What: Shares of NVIDIA (NASDAQ:NVDA) jumped as much as 12% higher on Thursday morning. The designer of graphics processors, mobile chips, and enterprise number crunchers reported fourth-quarter results on Wednesday night, and the company beat its own guidance on several levels.
So what: Three months ago, NVIDIA's management set a fourth-quarter revenue target at $1.3 billion. Adjusted gross margins were seen near 57%.
Instead, sales rushed 12% higher year over year to land at $1.4 billion. Adjusted gross margins stopped at 57.2% -- a smaller surprise than the large revenue beat, but still a positive sign.
On the bottom line, GAAP earnings held steady year over year at $0.35 per diluted share, but adjusted earnings rose 21% to $0.52 per share. The difference was largely explained by backing out a greater amount of stock-based compensation expenses and a restructuring expense related to the recently halted Icera operation. Icera was once NVIDIA's largest buyout, but the mobile data modems never took off the way NVIDIA had hoped.
Now what: To make up for the iced Icera division, all four of NVIDIA's remaining business segments reported positive sales growth.
The Tegra product line, once intended for smartphones and tablets, is making quick inroads into the booming automotive computing market. Automotive sales rose 68% from the year-ago quarter, followed by 21% higher sales of gaming-oriented graphics processors.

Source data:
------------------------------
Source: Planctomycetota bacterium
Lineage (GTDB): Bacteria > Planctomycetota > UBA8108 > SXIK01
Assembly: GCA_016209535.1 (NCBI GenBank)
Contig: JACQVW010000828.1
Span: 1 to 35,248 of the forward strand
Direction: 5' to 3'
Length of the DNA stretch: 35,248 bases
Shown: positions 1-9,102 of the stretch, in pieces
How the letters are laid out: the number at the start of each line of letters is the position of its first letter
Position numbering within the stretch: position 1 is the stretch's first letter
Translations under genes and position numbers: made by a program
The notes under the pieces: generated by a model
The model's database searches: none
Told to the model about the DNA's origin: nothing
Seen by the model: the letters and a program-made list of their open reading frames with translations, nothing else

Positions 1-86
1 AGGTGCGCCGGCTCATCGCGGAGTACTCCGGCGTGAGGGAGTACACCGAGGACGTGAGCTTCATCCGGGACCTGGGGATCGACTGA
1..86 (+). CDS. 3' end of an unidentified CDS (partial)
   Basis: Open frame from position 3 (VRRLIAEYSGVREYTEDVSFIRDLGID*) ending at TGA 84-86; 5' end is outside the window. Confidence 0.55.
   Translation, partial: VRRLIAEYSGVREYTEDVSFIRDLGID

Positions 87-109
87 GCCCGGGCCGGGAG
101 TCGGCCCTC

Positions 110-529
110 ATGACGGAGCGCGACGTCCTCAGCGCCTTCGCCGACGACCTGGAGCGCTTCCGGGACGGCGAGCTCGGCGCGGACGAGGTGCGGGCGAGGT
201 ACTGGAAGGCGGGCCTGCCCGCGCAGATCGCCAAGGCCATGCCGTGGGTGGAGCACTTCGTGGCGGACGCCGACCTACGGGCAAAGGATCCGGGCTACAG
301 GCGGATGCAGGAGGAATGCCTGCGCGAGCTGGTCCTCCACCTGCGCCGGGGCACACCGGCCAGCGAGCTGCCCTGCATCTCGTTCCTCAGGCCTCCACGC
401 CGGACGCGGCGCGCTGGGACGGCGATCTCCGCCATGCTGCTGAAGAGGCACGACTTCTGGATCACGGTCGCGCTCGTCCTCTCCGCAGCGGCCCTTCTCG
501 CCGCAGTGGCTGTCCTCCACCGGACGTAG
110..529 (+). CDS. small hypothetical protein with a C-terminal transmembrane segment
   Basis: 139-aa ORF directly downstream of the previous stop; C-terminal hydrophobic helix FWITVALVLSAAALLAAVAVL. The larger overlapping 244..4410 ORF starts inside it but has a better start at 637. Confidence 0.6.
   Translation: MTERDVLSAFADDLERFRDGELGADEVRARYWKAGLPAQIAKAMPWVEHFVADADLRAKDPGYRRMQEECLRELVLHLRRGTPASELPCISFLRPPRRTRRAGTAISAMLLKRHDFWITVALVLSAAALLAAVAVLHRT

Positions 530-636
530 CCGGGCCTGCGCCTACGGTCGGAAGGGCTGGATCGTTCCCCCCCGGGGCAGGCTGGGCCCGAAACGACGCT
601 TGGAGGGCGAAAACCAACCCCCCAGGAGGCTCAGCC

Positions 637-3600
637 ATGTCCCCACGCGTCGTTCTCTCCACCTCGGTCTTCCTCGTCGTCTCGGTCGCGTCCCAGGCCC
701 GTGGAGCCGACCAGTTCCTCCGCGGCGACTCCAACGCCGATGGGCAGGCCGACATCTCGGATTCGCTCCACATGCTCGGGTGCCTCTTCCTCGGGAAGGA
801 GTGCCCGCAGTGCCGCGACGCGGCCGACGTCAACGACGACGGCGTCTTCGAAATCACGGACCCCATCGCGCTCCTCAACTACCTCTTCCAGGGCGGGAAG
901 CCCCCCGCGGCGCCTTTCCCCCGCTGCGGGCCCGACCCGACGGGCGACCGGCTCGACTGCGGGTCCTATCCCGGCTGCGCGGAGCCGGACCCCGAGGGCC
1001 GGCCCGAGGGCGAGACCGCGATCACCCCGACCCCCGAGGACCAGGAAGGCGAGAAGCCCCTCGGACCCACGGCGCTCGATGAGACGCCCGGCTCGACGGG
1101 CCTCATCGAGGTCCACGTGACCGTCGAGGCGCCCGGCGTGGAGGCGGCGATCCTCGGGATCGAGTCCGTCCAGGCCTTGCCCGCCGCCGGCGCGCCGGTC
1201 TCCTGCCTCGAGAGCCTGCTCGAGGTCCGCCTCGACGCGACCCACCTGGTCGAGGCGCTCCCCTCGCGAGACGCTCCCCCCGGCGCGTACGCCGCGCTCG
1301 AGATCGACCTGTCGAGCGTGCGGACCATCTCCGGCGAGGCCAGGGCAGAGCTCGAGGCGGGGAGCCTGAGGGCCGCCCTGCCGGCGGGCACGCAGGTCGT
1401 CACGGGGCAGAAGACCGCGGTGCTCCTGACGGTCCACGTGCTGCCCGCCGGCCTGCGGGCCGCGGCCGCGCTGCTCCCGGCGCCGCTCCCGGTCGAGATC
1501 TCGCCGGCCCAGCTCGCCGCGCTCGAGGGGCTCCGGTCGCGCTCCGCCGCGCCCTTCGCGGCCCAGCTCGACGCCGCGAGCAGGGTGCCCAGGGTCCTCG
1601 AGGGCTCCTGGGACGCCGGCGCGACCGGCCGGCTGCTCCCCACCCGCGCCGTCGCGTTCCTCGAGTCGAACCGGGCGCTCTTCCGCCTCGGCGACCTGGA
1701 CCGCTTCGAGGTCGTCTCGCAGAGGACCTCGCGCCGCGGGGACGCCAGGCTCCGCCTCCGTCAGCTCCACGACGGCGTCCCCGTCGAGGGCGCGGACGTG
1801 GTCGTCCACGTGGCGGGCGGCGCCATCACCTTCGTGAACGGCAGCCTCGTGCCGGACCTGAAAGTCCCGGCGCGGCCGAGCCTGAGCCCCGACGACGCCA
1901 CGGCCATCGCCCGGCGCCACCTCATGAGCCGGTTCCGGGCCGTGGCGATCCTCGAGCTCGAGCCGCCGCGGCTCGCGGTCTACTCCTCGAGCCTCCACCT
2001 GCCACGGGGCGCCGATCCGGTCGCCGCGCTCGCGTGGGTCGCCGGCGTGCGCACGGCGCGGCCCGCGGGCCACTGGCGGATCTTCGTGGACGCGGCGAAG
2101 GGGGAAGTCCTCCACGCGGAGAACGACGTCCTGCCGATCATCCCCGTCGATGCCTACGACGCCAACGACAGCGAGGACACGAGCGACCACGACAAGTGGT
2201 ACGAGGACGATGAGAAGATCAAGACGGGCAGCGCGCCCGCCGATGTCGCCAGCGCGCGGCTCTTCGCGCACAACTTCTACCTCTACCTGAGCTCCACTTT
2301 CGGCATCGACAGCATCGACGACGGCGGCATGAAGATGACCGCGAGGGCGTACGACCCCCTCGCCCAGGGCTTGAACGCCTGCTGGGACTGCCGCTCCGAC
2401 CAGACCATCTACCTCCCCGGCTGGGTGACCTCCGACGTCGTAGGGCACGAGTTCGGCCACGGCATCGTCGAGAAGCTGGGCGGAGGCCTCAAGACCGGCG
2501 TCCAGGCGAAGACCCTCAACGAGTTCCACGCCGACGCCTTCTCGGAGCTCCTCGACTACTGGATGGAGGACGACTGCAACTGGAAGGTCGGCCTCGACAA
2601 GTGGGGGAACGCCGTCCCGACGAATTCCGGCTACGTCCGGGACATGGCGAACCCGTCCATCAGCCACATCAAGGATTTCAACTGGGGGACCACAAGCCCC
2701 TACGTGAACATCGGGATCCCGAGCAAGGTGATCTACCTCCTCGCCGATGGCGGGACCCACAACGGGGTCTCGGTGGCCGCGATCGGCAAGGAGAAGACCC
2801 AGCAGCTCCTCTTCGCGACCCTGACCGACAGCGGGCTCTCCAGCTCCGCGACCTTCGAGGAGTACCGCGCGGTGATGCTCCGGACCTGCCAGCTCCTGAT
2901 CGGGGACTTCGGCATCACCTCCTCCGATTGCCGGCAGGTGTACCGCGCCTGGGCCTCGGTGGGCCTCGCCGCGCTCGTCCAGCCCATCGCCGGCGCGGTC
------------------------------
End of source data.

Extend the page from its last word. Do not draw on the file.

That being said, Tegra sales remain lumpy and actually fell 3% in fiscal year 2015, compared to the 2014 tally. It's also a far smaller operation than NVIDIA's graphics specialty, which pulled in full-year sales of $4.2 billion versus Tegra's $559 million.
"NVIDIA is at the center of four exciting growth opportunities -- PC gaming, VR, deep learning, and self-driving cars," said NVIDIA CEO Jen-Hsun Huang in a press statement. "Our strategy is to create specialized accelerated computing platforms for large growth markets that demand the 10x boost in performance we offer."
After this quick boost, NVIDIA shares have gained more than 30% over the last six months, but still trade well below the multi-year highs that were set to $34 in late December.